“Even the strongest companies will cycle through good times and bad,” says Dave Hopson, managing partner at the information-technology consulting firm Triumphus and author of Surviving the Business Storm Cycle: How to Weather Your Business’s Ups and Downs.

It can be a real challenge to keep employees motivated, engaged, optimistic and forward-thinking during those down times. It can be even tougher when your employees are mostly (or entirely) located in different locations. You miss out on those in-person team-building “kumbaya” moments where everyone comes together to support one another.

While you can’t avoid downturns, layoffs, pay cuts, unpopular decisions and negative changes, Hopson recommends that you take these steps to protect morale, performance and productivity when they do happen:

Put people in the roles that fit them best

“This is the time to ask some tough questions,” Hopson says. Who on the staff is so tired and discouraged they can no longer do their jobs well? Who has been moved outside of their normal roles, and how are they handling their new positions? Do they need to be moved back or not? “Once you’ve answered these questions, you can step back and take a more accurate look at your staff,” he says. “You’ll be able to add people where you need them – and remove people where you don’t.”

Expect resistance to change

If this is painful for you as a manager, think about how it is for staff members who have a lot less control over the situation. “How you and your leadership team present change to your staff can make a world of difference,” Hopson says. Employees who feel involved in the change and understand what’s going on demonstrate a more rapid recovery and may even perform better in the end.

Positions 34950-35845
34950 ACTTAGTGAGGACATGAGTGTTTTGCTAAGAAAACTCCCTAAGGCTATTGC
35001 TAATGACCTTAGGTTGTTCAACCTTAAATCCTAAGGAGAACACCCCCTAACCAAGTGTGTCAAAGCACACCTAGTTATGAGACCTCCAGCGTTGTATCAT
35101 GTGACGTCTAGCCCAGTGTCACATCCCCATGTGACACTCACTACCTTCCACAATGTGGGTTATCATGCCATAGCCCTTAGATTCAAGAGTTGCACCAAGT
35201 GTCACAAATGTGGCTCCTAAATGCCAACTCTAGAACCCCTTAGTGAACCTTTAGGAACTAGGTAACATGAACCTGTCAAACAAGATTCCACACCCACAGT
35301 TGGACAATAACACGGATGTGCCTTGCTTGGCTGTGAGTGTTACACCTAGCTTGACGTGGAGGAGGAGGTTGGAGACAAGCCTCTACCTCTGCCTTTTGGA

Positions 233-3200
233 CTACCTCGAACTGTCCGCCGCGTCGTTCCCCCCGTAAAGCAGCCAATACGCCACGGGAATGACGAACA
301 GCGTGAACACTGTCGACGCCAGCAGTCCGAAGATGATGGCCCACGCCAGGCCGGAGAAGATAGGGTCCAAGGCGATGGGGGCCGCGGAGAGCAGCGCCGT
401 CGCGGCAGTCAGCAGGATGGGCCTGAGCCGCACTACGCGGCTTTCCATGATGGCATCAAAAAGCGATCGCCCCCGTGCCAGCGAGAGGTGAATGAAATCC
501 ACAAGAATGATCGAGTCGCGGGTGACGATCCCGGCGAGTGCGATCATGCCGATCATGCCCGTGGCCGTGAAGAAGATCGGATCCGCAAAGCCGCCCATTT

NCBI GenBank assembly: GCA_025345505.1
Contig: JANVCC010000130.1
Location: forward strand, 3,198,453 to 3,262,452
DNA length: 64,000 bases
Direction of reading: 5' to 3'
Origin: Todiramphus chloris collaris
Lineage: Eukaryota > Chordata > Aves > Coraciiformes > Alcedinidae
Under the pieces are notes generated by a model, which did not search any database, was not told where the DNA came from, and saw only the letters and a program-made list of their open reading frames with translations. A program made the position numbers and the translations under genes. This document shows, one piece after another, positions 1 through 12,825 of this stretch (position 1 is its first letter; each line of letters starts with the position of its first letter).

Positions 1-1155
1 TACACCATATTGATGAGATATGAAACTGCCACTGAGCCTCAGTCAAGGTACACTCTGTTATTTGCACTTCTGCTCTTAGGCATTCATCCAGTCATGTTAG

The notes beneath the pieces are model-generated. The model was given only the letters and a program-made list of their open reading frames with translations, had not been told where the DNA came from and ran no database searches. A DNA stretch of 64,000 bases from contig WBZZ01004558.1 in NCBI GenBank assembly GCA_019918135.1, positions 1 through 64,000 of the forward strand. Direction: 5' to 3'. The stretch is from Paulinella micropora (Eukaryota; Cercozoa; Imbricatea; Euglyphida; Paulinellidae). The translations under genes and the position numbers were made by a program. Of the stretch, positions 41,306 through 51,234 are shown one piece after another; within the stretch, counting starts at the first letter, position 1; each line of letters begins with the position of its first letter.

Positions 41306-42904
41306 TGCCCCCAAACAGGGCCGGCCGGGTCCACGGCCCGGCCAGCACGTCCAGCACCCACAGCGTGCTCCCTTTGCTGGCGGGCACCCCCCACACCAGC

Clear and frequent communication is vital

“If you introduce processes that staff members don’t understand or haven’t learned, you’re going to slow things down rather than speed them up,” Hopson says. Invest in your people, he advises. Make sure they always have proper training and equipment.

During the consolidation period between high times and low times and back to high times again, a leader’s primary role is to rally those frazzled and frustrated troops. “Make sure everyone understands you’re in the midst of a normal process,” Hopson says. “And keep waving that flag so that no one gets discouraged.”

Dave Hopson, author of Surviving the Business Storm Cycle: How to Weather Your Business’s Ups and Downs is the managing partner at Triumphus, which offers IT consulting services to companies from startup through exponential growth to IPO. He has a bachelor’s degree in political science from Sam Houston University and a master’s in international relations from Claremont Graduate School. He also has a doctorate in international relations and econometrics from the Peter F. Drucker and Masatoshi Ito Graduate School of Management and School of Social Science, Policy & Evaluation at the Claremont Graduate School. Hopson also served in the Marine Corps.

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